Category Archives: Portfolio

This script is written in python to perform EXFS corrections of digital photos. This script traverses the specified directory, stores all images, then performs the required transform to make the images display correctly.

#! /usr/bin/python
import time
import os
from random import randint
import pexif
from PIL import Image, ExifTags
photo_list = [] #List of all photo paths traversed by OS.WALK
for root, dirs, files in os.walk(“/yourpath/”):
        for file in files:
                if file.endswith(“.png”) or file.endswith(“.jpeg”) or file.endswith(“.jpg”) $
#                       print(os.path.join(root, file)) #Debug for path checking
                        photo_list.append(os.path.join(root, file)) #Add the current path+ph$
for photo in photo_list:
        #print(“Try this: ” + photo)
        img = pexif.JpegFile.fromFile(photo)
        #print(photo + “<- Path Orient ->   ” + str(img.exif.primary.Orientation[0]))
                for orientation in ExifTags.TAGS.keys():
                        if ExifTags.TAGS[orientation]==’Orientation’:
                if exif[orientation] == 3:
                        image=image.rotate(180, expand=True)
                elif exif[orientation] == 6:
                        image=image.rotate(270, expand=True)
                elif exif[orientation] == 8:
                        image=image.rotate(90, expand=True)
        except (AttributeError, KeyError, IndexError):
        # cases: image don’t have getexif

Learning to Build with Balsa Foam

I am learning how to build models that I can animate with an Arduino. After much exploration, I have decided on Balsa Foam. It is easy to shape, carve and customize. This article will help show you how I learned to build models with Balsa Foam.


The pictures below are the tools I have been experimenting with. The wood dowels were hand carved to be different types of brick and stone stamps. I press the sharp edges onto the foam to imprint a design. Traditional wood carving tools and a razor saw are also helpful.

Tools Overview Wood Tools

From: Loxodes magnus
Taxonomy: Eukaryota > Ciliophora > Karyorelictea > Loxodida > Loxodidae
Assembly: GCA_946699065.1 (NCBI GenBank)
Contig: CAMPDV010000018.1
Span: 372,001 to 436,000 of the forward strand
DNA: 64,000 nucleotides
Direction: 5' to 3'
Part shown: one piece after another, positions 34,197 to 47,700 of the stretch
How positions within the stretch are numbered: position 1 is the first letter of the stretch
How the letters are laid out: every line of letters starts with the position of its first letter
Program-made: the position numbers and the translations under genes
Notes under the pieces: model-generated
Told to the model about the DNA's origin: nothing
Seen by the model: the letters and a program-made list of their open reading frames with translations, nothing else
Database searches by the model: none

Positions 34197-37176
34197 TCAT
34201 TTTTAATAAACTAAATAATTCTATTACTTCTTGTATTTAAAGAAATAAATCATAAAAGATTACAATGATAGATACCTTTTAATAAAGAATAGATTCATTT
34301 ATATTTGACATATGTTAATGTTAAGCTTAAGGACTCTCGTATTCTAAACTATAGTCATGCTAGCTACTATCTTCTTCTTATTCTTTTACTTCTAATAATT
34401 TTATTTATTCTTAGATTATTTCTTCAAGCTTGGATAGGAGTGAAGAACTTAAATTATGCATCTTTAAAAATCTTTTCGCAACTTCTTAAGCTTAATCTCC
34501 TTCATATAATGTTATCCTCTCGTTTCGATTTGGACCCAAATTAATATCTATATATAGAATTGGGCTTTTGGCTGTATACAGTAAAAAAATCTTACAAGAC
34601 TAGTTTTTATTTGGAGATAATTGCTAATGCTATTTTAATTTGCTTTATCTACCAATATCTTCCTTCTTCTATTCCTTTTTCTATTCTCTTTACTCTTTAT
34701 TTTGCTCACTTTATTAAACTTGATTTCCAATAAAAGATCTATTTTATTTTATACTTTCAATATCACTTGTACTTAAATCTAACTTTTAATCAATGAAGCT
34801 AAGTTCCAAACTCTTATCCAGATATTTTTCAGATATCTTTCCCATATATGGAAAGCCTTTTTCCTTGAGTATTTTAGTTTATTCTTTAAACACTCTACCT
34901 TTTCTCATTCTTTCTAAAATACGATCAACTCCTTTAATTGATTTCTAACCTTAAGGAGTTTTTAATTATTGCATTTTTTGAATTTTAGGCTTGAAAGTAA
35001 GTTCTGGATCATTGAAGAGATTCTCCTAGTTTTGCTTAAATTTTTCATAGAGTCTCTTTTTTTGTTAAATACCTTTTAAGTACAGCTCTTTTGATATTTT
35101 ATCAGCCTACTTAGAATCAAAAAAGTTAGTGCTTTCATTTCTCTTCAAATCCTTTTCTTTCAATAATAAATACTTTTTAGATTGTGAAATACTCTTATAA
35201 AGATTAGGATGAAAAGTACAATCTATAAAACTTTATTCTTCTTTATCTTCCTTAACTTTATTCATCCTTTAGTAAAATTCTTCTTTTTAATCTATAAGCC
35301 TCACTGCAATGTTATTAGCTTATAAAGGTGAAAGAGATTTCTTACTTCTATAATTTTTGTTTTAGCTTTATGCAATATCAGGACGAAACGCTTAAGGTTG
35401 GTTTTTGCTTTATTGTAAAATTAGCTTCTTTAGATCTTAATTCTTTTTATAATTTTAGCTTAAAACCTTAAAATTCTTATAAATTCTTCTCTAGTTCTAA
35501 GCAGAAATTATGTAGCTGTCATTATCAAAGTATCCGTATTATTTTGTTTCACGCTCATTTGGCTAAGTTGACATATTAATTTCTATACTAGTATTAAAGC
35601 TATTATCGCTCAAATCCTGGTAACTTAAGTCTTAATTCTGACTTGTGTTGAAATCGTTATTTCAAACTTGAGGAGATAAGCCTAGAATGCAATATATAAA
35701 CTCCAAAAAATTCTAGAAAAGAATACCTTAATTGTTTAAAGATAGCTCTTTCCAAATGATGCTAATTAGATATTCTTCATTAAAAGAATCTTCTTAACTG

The pictures below are some examples of my work. The brickwork is a variety of press tools. The vase was created by turning a block in a Dremel like a lathe. I shaped it with sand paper and an Xacto knife.

Example Brick Work Balsa Foam Vase 

More to come later…


Arduino Powered Remote Control Robot

I have been working on a Arduino Powered Robot that could be remote controlled. (I will continue to update this with more detail). The video below shows the prototype robot working via the remote control. This article will describe how I built the Robot, the materials used, and the program that controls it.

Materials List

This project was completed with materials ordered entirely from If your not familiar with them, check out their excellent tutorials and supplies for makers.


The Remote Control

The remote is a BoArduino from Adafruit attached to a clear breadboard with an Analog Control Knob and a Xbee Series 1 transmitter. The wiring is pretty Simple for the remote. The control knob is wired to the analog pins on the BoArduino along with a +5V and a Ground wire. The Xbee is wired from the RX and TX pins to the Digital 3 and Digital 2 pins respectively along with a +5 and a ground wire. Some of the extra black wires in the picture hold my breadboard wires in place so they don’t pull loose and are not needed.

Xbee Remote 2    Xbee Remote

The Sketch below is the code for the remote. Feel free to download and modify it. Suggestions for improvement are also welcome.

Remote Control Sketch


The Wireless Robot

The robot is Arduino powered and Xbee controlled. A program waits for Xbee transmitted commands and then determines which of four continuous motion servos to actuate. The frame is composed of components from an Open Beam kit. The nice thing about Open Beam is that the plastic Arduino mounting plate slides into the sides of each beam. This creates a secure and easy electronics mount. Just place a beam of the appropriate length on each side and secure in place with the Open Beam corner brackets.

Robot_Front Robot_Rear

The picture below shows how everything is connected. The program expects the left side servos to be connected to Pin 4 and the right side servos to be connected to Pin 8. In the picture below, you can see that both servos on the left share the same +5v, ground, and control wire as do the servos of the right. Digital Pins 2 and 3 are connected to the Xbee pins to the TX and RX pins respectively.


The sketch below contains the program to control the robot via wireless commands received from the remote.

Remote Robot Sketch

This is a work in progress. It was a fun little project and it is quite rewarding to create a remote controlled robot. I plan to add a remote control arm for simple tasks. What would you add to the robot? Thanks for reading. Good Luck building!

– Justin